In the 4th century AD, Western Europe saw Rome ransacked by northern "barbarians," signaling the start of what is commonly called the Dark Ages. What was left of the Roman Empire at this time was its Eastern, Greek counterpart, which became the Byzantine Empire and was based in Constantinople, the modern Turkish city of Istanbul. While their territory was fragmented, the Byzantine Greeks held out until the 15th century, when their territories fell to the Ottoman Turks. Greece remained part of the Ottoman Empire until 1830 – when the Greeks gained their independence. The remainder of the 19th century and the first half of the 20th century saw Greece grow in population after regaining several Greek-speaking territories through continued revolts and warfare. Vast numbers of Greeks living in territories that remained Turkish (like Istanbul) fled to Greece as refugees.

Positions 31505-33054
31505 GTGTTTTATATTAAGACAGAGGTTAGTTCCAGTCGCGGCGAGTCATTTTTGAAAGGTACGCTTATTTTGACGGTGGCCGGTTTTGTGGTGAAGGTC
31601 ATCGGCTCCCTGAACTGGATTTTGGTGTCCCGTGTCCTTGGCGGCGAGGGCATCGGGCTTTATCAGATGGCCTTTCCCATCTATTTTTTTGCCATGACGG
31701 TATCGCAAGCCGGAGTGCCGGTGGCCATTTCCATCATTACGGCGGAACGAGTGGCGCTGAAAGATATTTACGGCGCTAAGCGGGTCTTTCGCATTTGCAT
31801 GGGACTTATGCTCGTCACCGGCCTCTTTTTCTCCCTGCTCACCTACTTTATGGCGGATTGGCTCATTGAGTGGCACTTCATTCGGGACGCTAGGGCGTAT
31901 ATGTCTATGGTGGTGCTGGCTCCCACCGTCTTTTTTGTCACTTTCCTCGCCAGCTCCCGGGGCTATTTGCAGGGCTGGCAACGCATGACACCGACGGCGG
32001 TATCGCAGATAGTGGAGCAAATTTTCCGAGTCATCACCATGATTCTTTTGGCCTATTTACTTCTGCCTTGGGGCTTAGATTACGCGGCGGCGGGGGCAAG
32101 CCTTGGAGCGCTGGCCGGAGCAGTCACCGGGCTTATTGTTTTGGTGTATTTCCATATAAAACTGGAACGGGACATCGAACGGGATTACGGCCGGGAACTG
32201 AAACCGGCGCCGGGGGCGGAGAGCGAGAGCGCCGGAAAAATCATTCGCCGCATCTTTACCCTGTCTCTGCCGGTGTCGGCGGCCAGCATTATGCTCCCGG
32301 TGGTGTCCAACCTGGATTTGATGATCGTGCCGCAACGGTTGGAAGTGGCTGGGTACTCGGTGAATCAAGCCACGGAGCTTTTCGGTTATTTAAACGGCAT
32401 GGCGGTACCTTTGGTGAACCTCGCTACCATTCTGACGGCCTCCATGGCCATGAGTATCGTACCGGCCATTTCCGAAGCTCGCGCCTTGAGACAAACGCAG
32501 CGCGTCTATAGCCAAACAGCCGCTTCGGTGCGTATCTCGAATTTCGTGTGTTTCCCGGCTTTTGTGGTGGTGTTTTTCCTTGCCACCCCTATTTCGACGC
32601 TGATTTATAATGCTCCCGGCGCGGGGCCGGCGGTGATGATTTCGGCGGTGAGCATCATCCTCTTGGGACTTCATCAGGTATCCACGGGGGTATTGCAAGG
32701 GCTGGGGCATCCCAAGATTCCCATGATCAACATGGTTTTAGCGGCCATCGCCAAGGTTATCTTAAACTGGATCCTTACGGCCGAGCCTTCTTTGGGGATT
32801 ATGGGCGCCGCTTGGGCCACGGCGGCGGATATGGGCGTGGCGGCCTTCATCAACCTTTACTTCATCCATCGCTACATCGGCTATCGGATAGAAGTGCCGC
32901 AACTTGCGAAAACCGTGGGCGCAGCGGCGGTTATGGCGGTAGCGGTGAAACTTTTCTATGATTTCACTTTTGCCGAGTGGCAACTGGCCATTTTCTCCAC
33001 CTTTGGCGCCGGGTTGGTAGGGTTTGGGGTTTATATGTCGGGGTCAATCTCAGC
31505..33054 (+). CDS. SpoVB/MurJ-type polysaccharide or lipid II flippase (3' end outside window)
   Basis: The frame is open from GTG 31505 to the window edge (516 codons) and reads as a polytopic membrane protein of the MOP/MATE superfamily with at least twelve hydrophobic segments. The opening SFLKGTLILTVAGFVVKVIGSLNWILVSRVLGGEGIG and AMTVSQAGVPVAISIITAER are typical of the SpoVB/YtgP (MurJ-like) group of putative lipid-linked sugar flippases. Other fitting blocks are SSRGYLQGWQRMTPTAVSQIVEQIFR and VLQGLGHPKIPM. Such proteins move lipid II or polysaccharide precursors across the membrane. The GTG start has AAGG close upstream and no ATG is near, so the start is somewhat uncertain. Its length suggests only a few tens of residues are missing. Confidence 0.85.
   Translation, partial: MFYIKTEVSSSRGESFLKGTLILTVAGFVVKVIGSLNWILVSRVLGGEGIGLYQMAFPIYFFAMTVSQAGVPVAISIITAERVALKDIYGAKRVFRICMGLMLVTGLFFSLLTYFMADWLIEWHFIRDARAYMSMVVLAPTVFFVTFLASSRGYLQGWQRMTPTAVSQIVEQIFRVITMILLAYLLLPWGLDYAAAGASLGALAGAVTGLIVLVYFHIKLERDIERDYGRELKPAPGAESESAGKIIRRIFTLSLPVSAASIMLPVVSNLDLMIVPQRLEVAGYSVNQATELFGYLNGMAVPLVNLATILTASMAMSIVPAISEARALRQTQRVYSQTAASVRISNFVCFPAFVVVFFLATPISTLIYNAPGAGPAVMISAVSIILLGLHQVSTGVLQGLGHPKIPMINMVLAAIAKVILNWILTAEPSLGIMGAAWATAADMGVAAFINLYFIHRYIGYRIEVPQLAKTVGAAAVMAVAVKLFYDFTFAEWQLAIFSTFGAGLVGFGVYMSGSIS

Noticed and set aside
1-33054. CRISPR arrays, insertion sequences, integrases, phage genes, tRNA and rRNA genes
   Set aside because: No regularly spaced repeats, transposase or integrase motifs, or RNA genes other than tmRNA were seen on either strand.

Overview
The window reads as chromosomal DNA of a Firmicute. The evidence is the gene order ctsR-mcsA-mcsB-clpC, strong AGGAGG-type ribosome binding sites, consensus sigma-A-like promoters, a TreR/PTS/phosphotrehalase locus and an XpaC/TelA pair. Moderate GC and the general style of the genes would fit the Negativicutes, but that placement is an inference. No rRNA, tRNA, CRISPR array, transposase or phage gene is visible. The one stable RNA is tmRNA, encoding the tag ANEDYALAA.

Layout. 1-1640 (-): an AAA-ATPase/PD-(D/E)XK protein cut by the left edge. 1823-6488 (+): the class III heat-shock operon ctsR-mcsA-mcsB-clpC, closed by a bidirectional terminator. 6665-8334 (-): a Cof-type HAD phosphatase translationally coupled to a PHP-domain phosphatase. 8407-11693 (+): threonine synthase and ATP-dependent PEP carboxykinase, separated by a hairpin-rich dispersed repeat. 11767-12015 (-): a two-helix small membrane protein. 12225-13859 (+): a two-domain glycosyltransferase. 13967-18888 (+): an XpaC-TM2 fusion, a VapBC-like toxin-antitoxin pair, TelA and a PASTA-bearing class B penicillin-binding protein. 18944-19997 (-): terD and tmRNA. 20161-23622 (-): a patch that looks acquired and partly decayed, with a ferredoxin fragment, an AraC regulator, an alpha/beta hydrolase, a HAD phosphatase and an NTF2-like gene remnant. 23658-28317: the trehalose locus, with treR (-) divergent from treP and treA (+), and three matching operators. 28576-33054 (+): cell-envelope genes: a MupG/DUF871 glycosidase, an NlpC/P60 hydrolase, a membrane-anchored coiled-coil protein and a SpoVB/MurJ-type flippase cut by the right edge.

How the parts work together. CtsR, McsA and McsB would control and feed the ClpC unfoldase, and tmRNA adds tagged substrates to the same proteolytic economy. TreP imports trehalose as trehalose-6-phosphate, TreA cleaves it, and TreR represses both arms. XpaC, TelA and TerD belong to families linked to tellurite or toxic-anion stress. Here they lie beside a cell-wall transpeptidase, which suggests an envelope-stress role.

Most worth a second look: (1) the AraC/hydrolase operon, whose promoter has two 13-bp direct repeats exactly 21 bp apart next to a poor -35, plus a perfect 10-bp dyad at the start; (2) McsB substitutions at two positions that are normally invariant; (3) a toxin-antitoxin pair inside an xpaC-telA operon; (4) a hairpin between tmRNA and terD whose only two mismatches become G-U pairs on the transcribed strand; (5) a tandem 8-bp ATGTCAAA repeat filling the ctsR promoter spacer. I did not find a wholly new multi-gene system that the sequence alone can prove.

During the Second World War, the Greeks joined the Allies after defeating an invading Italian force. Shortly afterwards, Greece was occupied by the Nazis, who stayed until 1944, and just two years later – Greece was faced with a devastating Civil War, which was followed by decades of political strife that didn't end until 1980. It is estimated that one million Greeks emigrated to the United States, Canada, Australia or Western Europe in the period from 1950 to 1974, which is significant considering that in area Greece is about the size of Alabama. From 1980 until the start of the financial crisis of 2008, Greece experienced a boom of economic prosperity. Unfortunately, large government debt and high unemployment still continue to plague the Greek economy.

In terms of interesting historical attractions to visit in Greece, they are so numerous it is hard to make mention of only a small few. Some of our favorites include the Acropolis in Athens; the archeological sites of Delphi, Mystras, Olympia, and Mycenae; and the historic towns on the islands of Pátmos, Corfu and Rhodes. (All the recommendations listed above are World Heritage Sites.)

Greece Vacations

Athens at Its Best
Greek Island Hopper
Greek Island Journey